1964 Goldwater nominated for US president by GOP.         ^top^
      Senator Barry Goldwater (R-Arizona) is nominated by the Republican Party as its candidate for president of the US. During the subsequent campaign, Goldwater said that he thought the United States should do whatever was necessary to win in Vietnam. At one point, he talked about the possibility of using low-yield atomic weapons to defoliate enemy infiltration routes, but he never actually advocated the use of nuclear weapons in Southeast Asia. Although Goldwater later clarified his position, the Democrats very effectively portrayed him as a trigger-happy warmonger. This reputation, whether deserved or not, was a key factor in his crushing defeat at the hands of Lyndon B. Johnson, who won 61 percent of the vote to Goldwater's 39 percent.
1962 Première descente abyssale pour le "Archimède I" Le bathyscaphe créé par le FNRS (Fond National de la Recherche Scientifique) en France, descend dans la fosse des Kouriles (Japon) à plus de 9000 m ; première mondiale, record absolu Plus tard il dépassera les 9500 m. et par la suite dans l’Archipel des Mariannes (Guam), à plus de 11'000 m.
1960 Gabon libre         ^top^
      Accession à la pleine souveraineté de la République du Gabon. En 1959, le Gabon était devenu État membre de la Communauté française, dans le cadre de la Constitution de 1958, que la population avait adoptée lors du référendum du 28 septembre 1958.
      Le Gabon est situé en Afrique équatoriale, son territoire a une superficie de 268'000 km2 environ et est bordé à l’ouest par l’océan Atlantique, au nord par la Guinée équatoriale et le Cameroun, à l’est et au sud par la république populaire du Congo. Le Gabon est un pays typiquement équatorial, puisque le parallèle zéro le traverse en son milieu. La situation géographique a une influence déterminante sur le climat et l’hydrographie du Gabon. La moyenne nationale de température annuelle est de 26°C, et le régime de fortes précipitations donne un climat chaud et humide.
      Il existe de nombreux cours d’eau et un grand fleuve, l’Ogooué, qui sont rarement navigables et n’offrent pas de moyens de communication naturels à un pays qui en manque cruellement en raison du caractère tourmenté du relief et de l’importance d’un massif forestier difficilement pénétrable. Ce pays est peu peuplé, même si le nombre exact de la population n’est pas connu. Les évaluations varient entre 600'000 habitants environ en 1993, selon les chiffres donnés par l’UNE.S.C.O. , et 1'300'000 habitants d’après les indications du gouvernement gabonais.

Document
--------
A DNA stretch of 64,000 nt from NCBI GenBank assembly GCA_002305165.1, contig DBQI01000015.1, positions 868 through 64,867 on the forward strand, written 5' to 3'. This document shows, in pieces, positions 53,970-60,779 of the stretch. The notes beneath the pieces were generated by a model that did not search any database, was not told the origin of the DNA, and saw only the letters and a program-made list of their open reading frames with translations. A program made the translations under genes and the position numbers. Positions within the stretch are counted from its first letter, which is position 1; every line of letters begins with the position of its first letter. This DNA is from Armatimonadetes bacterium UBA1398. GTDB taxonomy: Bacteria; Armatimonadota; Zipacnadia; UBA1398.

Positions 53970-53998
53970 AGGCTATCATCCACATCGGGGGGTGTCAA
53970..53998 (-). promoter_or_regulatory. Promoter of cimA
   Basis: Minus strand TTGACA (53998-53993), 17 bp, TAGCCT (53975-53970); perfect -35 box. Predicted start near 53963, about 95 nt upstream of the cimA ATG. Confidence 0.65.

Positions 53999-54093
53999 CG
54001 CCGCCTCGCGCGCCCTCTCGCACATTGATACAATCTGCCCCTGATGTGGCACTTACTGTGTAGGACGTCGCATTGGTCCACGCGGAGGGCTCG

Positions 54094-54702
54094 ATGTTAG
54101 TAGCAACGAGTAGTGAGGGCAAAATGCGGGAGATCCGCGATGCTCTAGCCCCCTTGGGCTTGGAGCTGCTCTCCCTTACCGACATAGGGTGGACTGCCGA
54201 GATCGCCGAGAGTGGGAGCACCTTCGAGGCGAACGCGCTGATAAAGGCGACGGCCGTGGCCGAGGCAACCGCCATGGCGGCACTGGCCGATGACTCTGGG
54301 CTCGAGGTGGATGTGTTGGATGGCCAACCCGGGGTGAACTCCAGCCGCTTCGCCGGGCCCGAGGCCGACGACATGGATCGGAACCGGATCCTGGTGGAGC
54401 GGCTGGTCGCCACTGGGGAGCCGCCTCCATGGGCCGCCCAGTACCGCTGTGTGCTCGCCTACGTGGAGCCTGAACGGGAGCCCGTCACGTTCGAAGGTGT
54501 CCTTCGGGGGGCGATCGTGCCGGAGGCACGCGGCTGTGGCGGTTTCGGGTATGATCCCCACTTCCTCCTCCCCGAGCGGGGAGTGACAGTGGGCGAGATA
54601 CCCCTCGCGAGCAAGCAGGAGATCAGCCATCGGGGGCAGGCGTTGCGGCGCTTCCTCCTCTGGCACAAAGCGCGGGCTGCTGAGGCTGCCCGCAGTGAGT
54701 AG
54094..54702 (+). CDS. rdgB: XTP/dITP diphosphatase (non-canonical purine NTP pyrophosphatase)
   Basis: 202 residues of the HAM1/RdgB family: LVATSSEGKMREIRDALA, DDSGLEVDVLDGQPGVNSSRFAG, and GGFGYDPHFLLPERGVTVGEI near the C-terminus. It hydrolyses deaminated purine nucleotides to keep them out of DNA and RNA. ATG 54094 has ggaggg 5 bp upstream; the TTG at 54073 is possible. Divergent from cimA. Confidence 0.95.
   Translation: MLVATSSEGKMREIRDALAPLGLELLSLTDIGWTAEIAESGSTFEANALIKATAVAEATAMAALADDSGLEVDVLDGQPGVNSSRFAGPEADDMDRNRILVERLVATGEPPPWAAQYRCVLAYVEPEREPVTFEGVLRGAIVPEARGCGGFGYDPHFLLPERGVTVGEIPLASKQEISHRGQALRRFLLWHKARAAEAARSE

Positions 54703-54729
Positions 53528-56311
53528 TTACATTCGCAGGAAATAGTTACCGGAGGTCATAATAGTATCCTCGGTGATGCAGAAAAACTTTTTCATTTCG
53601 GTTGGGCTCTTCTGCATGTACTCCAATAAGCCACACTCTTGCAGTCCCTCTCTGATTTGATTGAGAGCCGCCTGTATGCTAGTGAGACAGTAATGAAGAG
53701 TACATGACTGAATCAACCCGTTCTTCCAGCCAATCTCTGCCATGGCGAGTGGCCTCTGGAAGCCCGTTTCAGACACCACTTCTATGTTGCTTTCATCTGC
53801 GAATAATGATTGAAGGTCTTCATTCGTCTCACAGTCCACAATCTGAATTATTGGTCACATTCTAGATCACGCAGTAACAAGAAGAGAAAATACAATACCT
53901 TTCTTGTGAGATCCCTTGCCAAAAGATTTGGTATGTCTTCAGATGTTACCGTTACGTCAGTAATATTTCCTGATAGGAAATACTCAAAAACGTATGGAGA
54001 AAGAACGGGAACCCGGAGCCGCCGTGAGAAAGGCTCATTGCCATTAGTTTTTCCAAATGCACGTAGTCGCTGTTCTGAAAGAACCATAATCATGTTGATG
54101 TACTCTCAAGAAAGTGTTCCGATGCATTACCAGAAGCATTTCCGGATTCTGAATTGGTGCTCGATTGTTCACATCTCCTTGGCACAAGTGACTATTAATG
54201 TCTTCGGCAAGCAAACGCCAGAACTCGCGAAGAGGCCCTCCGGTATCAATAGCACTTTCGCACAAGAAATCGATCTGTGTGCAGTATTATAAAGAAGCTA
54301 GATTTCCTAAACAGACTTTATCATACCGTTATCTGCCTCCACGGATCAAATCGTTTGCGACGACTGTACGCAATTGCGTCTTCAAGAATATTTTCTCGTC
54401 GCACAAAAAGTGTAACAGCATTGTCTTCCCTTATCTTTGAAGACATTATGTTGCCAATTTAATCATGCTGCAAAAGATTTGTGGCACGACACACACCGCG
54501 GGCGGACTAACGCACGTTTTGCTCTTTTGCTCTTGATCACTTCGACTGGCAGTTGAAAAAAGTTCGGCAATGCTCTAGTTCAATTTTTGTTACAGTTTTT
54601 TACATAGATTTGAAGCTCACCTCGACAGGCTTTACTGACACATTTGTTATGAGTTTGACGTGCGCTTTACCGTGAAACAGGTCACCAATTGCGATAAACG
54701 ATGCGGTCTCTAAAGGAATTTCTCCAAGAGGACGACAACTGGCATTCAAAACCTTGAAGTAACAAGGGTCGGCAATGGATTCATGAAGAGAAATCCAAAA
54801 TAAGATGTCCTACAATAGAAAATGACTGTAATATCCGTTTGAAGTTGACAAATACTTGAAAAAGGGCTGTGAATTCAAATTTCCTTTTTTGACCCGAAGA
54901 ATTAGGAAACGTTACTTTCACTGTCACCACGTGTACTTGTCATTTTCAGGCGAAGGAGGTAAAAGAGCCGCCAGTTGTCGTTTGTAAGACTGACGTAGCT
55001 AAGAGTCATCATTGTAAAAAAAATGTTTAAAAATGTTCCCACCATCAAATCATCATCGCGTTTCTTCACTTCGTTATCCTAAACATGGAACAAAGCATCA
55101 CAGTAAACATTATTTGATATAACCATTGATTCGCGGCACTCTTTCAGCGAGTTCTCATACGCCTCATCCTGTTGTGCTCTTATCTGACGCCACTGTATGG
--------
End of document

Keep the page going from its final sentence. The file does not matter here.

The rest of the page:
Le Gabon possède d’importantes richesses naturelles: bois tropicaux (notamment l’okoumé), pétrole et minerais, tels que le manganèse et l’uranium. Il est le pays africain où le revenu par tête d’habitant est le plus élevé. Il s’est doté d’un régime politique caractérisé par la présence d’un parti unique et par les pouvoirs très étendus accordés au président de la République El Hadj Omar Bongo, successeur de Léon M’Ba, fondateur de la République.
1958 Pres Eisenhower sends US troops to Lebanon; they stay 3 months
1954 1st commercial jet transport plane built in US tested (Boeing 707)
1952 1st transatlantic helicopter flight begins
1948 Pres Truman nominated for another term
1941 Florey & Heatley present freeze dried mold cultures (Penicillin).
1941 Double agent starts deceiving the Nazis         ^top^
      Master spy Juan Pujol Garcia sends his first communiqué to Germany from Britain. But who was he spying for? Juan Garcia, a Spaniard, ran an elaborate multiethnic spy network that included a Dutch airline steward, a British censor for the Ministry of Information, a Cabinet office clerk, a U.S. soldier in England, and a Welshman sympathetic to fascism. All were engaged in gathering secret information on the British-Allied war effort, which was then transmitted back to Berlin. Garcia was in the pay of the Nazis. The Germans knew him as "Arabel," whereas the English knew him as Garbo.
      The English knew a lot more about him, in fact, than the Germans, as Garcia was a British double agent. None of Garcia's spies were real, and the disinformation he transmitted to Germany was fabricated-phony military "secrets" that the British wanted planted with the Germans to divert them from genuine military preparations and plans.
      Among the most effective of Garcia's deceptions took place in June 1944, when he managed to convince Hitler that the D-Day invasion of Normandy was just a "diversionary maneuver designed to draw off enemy reserves in order to make a decisive attack in another place"--playing right into the mindset of German intelligence, which had already suspected that this might be the case. (Of course, it wasn't.)
      Among the "agents" that Garcia employed in gathering this "intelligence" was Donny, leader of the World Aryan Order; Dick, an "Indian fanatic"; and Dorick, a civilian who lived at a North Sea port. All these men were inventions of Garcia's imagination, but they lent authenticity to his reports back to Berlin--so much so that Hitler, while visiting occupied France, awarded Garcia the Iron Cross for his service to the Reich! That same year, 1944, Garcia received his true reward, the title of MBE--Member of the British Empire--for his service to the England and the Allied cause. This ingenious Spaniard had proved to be one of the Allies' most successful counterintelligence tools.
1937 Japanese attack Marco Polo Bridge, invade China
1933 Wiley Post began 1st solo flight around the world
1922 1st duck-billed platypus publicly exhibited in US, at NY zoo
1918 2nd Battle of Marne began during WW I